Album Review: Curve Of The Earth - Mystery Jets

Album Review: Curve Of The Earth - Mystery Jets

By Benjamin Irons

A scrupulous package of kinetic synths, polished guitar and stylised sample arrangements embody a sixth studio entry into a decade of musical climate from the Twickenham indie-rocker’s Mystery Jets. Where 2012’s Radlands youthfully pastiched 60’s prog-rock Americana, Curve Of The Earth is a disciplined revival of arrogant creativity circa the inaugural 2006 debut, Making Dens.

 Cover photo courtesy of  NASA.

Cover photo courtesy of NASA.

Piano-induced curtain raiser “Telomere” is testimony to frontman Blaine Harrison’s poignant vocal quality; layered over a blanket of crashing cymbals and whirring guitar, they start as they mean to go on. Harrison trades might for melody on “Bombay Blue” and “Bubblegum”, the latter serving up a chorus of vocal harmonies and tuneful synth escorted by a chugging acoustic hook, earning its rightful title as the catchiest of two of the album’s leading singles, and, by the same token, manifests signs of a shift from their former off-the-wall selves.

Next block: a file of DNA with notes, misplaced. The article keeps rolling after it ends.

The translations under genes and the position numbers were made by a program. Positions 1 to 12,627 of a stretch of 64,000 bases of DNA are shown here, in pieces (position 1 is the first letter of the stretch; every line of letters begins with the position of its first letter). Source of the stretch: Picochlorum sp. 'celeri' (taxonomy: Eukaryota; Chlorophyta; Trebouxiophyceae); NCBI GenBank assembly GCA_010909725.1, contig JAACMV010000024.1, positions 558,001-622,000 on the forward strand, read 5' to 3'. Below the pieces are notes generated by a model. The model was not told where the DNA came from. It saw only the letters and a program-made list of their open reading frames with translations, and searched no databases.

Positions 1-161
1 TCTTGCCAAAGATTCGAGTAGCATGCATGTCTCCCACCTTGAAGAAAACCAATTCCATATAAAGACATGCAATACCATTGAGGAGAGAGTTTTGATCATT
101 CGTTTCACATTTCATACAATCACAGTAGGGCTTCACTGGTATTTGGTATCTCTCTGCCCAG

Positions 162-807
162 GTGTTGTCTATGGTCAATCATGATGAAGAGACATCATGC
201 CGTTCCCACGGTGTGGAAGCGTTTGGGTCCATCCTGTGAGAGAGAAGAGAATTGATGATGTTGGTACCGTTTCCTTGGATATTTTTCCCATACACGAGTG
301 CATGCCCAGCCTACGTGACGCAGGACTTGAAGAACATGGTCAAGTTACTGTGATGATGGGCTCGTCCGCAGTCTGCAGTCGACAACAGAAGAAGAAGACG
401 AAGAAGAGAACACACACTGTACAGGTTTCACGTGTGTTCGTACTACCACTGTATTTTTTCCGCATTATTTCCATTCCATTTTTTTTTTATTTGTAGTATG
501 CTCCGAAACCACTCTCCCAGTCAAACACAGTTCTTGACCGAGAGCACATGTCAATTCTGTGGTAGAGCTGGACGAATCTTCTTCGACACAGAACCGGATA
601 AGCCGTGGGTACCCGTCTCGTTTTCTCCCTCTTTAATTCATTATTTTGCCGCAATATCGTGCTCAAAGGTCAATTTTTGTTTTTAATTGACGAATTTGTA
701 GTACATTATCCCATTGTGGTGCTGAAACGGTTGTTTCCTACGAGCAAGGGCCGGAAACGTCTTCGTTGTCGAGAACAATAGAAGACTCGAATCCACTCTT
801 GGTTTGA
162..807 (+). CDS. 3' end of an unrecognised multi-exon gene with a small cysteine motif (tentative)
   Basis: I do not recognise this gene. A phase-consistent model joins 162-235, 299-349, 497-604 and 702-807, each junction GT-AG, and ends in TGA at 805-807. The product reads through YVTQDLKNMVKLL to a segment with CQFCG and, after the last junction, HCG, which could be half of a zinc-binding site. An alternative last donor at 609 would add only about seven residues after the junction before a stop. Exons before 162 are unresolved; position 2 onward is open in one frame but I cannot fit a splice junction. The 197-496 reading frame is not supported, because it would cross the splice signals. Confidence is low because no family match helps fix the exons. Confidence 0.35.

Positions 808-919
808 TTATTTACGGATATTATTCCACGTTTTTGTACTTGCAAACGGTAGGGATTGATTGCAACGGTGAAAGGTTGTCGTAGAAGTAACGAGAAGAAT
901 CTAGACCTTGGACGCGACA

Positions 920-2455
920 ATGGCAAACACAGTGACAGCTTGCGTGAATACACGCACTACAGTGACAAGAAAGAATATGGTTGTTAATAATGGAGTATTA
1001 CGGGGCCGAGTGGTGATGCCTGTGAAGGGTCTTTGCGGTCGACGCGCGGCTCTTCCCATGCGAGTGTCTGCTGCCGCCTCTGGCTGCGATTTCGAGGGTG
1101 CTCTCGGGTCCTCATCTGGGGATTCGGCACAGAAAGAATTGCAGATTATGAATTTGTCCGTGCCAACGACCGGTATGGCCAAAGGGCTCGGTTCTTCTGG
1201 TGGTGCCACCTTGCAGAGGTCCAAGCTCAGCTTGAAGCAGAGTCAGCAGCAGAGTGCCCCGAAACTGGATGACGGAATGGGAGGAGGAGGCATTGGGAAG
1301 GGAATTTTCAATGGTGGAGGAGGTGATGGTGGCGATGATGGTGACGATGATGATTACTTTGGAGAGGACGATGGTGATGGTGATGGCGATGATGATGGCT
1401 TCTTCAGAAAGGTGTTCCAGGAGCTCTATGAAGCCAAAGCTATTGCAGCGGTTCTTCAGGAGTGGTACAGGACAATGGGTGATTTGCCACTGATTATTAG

“Midnight’s Mirror” is introduced by a crackly lingual sample from the 1993 film Naked, before being awoken by a twang-y, Alex Turner - circa AM (2013) - riff on guitar. In a rather contrasting fashion however, the chorus transports us into a daydream of dainty acoustic plucking alongside a feathery vocal lullaby from Harrison and guitarist William Rees; epitomizing an ability to perfect the loud/quiet dynamic, they lay claim to their cultured transition from youthful sophomores to masters of their own trade.

Tame Impala are channelled on the psychedelic “Blood Red Balloon”, through an amalgamation of “synthed” keys and painless harmonies that transcends feelings of floating into space - inviting repeated listens. Punchy, lovelorn epic “Taken By The Tide” is a powerful example of the bands accomplished song-writing prowess, while “1985”, “Saturnine” and “The End Up” exhibit a more stripped-back approach, serving as a refreshing alternative to the livelier predecessors. While Curve Of The Earth is a far cry from a decade of adolescence, it does however suggest that the band have finally, rightfully, come into their own.


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